The EPA’s climate change scientists put it this way (before this storm): “The intensity of Atlantic hurricanes is likely to increase as the ocean warms. Climate models project that for each 1.8°F increase in tropical sea surface temperatures the rainfall rates of hurricanes could increase by 6-18 percent and the wind speeds of the strongest hurricanes could increase by about 1-8 percent. There is less confidence in projections of the frequency of hurricanes, but the global frequency of tropical hurricanes is likely to decrease or remain essentially unchanged.”
Another factor to watch over time is the rising sea-level. This impacts the storm surge – one that is predicted to be powerful during Sandy – as well as every day life in coastal areas.
EPA says “assuming that these historical geological forces continue, a 2-foot rise in global sea level by 2100 would result in the following relative sea level rise: 2.3 feet at New York City; 2.9 feet at Hampton Roads, Virginia; 3.5 feet at Galveston, Texas; 1 foot at Neah Bay in Washington state.”
Last April a report in NASA warned about a storm like Sandy. “Rising sea level alone is expected to increase the frequency, intensity and duration of coastal flooding. The one-in-100 year event — a flood having a recurrence probability of once per century — is a common measure of flood risk. The GCM-based sea level rise shrinks the return period for the one-in-100 year flood to once in 15 to 35 years by the 2080s. The return interval for the one-in-10 year flood event is reduced to once in 1 to 3 years. Possible changes in storms themselves are not included in this analysis, due to uncertainty in how storm characteristics may alter in the future,” the research brief said.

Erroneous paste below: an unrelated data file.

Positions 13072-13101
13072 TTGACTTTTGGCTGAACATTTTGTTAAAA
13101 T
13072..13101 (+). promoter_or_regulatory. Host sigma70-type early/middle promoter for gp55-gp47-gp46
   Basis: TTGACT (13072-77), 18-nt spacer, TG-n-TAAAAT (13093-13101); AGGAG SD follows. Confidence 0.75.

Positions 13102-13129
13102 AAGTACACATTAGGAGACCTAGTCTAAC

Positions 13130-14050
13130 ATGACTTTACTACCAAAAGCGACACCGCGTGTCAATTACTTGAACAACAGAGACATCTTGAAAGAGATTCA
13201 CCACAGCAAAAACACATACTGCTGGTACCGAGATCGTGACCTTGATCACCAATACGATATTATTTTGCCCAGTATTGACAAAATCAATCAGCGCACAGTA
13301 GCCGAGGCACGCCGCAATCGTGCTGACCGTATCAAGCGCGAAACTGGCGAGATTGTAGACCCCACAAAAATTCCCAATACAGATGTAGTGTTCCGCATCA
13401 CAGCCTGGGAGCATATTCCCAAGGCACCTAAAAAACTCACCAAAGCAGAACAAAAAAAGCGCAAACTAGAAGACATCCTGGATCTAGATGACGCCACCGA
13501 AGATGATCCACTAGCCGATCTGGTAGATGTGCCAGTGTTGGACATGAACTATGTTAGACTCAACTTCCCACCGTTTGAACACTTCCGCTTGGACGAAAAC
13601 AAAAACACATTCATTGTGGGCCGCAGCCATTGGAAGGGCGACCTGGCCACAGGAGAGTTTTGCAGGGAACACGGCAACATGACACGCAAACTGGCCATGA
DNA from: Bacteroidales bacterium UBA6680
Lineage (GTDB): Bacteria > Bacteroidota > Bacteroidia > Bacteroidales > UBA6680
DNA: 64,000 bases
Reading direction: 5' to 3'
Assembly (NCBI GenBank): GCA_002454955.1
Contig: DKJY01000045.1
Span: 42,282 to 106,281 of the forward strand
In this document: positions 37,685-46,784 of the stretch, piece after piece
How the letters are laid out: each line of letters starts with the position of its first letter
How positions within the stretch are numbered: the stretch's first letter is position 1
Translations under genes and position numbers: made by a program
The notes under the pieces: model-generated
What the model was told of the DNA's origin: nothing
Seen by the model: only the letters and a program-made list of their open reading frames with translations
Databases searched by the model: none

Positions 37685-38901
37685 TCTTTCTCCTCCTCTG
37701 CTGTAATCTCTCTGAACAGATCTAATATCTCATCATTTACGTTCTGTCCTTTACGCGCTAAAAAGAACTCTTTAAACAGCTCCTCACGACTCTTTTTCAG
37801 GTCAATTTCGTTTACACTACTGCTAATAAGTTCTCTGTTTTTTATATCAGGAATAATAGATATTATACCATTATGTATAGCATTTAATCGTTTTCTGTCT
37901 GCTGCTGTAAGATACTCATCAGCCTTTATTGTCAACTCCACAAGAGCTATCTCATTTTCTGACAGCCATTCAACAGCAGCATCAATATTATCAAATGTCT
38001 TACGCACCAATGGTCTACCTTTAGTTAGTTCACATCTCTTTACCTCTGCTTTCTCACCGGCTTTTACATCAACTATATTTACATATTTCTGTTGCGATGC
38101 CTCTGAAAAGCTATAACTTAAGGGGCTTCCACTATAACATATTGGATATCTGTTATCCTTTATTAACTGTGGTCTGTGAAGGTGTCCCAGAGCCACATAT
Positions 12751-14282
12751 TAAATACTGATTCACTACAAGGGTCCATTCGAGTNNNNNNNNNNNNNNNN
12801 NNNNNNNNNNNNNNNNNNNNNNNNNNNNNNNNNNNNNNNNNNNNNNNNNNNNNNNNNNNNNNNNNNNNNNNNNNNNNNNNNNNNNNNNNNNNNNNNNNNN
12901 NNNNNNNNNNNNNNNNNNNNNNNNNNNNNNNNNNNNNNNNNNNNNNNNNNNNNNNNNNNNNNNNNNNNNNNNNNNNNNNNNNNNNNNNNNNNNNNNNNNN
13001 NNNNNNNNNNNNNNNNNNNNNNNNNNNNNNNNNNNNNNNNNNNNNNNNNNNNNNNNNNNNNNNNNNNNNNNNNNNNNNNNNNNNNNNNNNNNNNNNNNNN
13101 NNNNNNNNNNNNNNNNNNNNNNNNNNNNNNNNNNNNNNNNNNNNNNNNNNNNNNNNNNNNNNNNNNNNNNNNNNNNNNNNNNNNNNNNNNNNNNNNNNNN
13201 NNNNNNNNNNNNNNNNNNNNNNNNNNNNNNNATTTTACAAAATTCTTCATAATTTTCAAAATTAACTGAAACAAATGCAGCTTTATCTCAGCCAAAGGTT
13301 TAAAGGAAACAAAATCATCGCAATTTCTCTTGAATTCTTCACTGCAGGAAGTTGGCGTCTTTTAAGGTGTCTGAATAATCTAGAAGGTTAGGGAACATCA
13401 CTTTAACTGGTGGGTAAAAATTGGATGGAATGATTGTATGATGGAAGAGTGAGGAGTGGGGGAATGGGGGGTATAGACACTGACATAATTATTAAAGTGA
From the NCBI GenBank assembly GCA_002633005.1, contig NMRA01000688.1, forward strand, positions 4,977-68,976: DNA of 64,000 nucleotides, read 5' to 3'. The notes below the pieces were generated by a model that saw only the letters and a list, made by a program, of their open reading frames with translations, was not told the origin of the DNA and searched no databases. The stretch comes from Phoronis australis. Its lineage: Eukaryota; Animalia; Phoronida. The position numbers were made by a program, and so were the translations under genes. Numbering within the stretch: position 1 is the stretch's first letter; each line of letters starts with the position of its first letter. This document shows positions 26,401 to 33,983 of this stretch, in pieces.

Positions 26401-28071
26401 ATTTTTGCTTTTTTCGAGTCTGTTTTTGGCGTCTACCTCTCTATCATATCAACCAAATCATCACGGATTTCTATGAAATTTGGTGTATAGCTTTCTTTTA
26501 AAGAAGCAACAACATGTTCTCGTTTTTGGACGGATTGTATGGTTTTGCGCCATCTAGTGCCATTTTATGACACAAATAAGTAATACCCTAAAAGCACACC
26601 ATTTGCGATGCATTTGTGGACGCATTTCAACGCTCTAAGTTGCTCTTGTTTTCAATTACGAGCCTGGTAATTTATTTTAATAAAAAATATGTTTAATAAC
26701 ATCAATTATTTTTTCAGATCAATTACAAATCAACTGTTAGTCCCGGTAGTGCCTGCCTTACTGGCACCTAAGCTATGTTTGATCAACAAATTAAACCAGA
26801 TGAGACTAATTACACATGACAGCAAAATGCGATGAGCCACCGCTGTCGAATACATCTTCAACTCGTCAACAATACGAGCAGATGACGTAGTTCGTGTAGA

“For New York City, a higher average sea level would exacerbate street, basement, and sewer flooding and create more frequent transportation disruptions. It would increase rates of beach erosion, necessitating additional beach nourishment programs,” the research brief said. “Saltwater would encroach further on freshwater sources, potentially causing structural damage to infrastructure and compromising some drinking water sources on Long Island.”
Most of the climate debate, so far, has been about reducing the threat from carbon-based emissions. That could soon change. A second strategy is to invest more into “flexible adaptation” or higher sea walls, potentially mass relocation, and creating new agricultural zones.
Along those lines tonight in New York City there was supposed to be a panel at Columbia’s Earth Institute on “enhancing society’s ability to understand and manage the impacts of climate variability and change. We will look at predictions, projections, tools and programs from disasters relief, agricultural and urban perspectives – as well as investigate what stakeholders can do to improve the process of using science to influence decisions.”
It’s postponed, of course. Blame the severe weather.
Mark Trahant is a writer, speaker and Twitter poet. He is a member of the Shoshone-Bannock Tribes and lives in Fort Hall, Idaho. He has been writing about Indian Country for more than three decades. His e-mail is: firstname.lastname@example.org.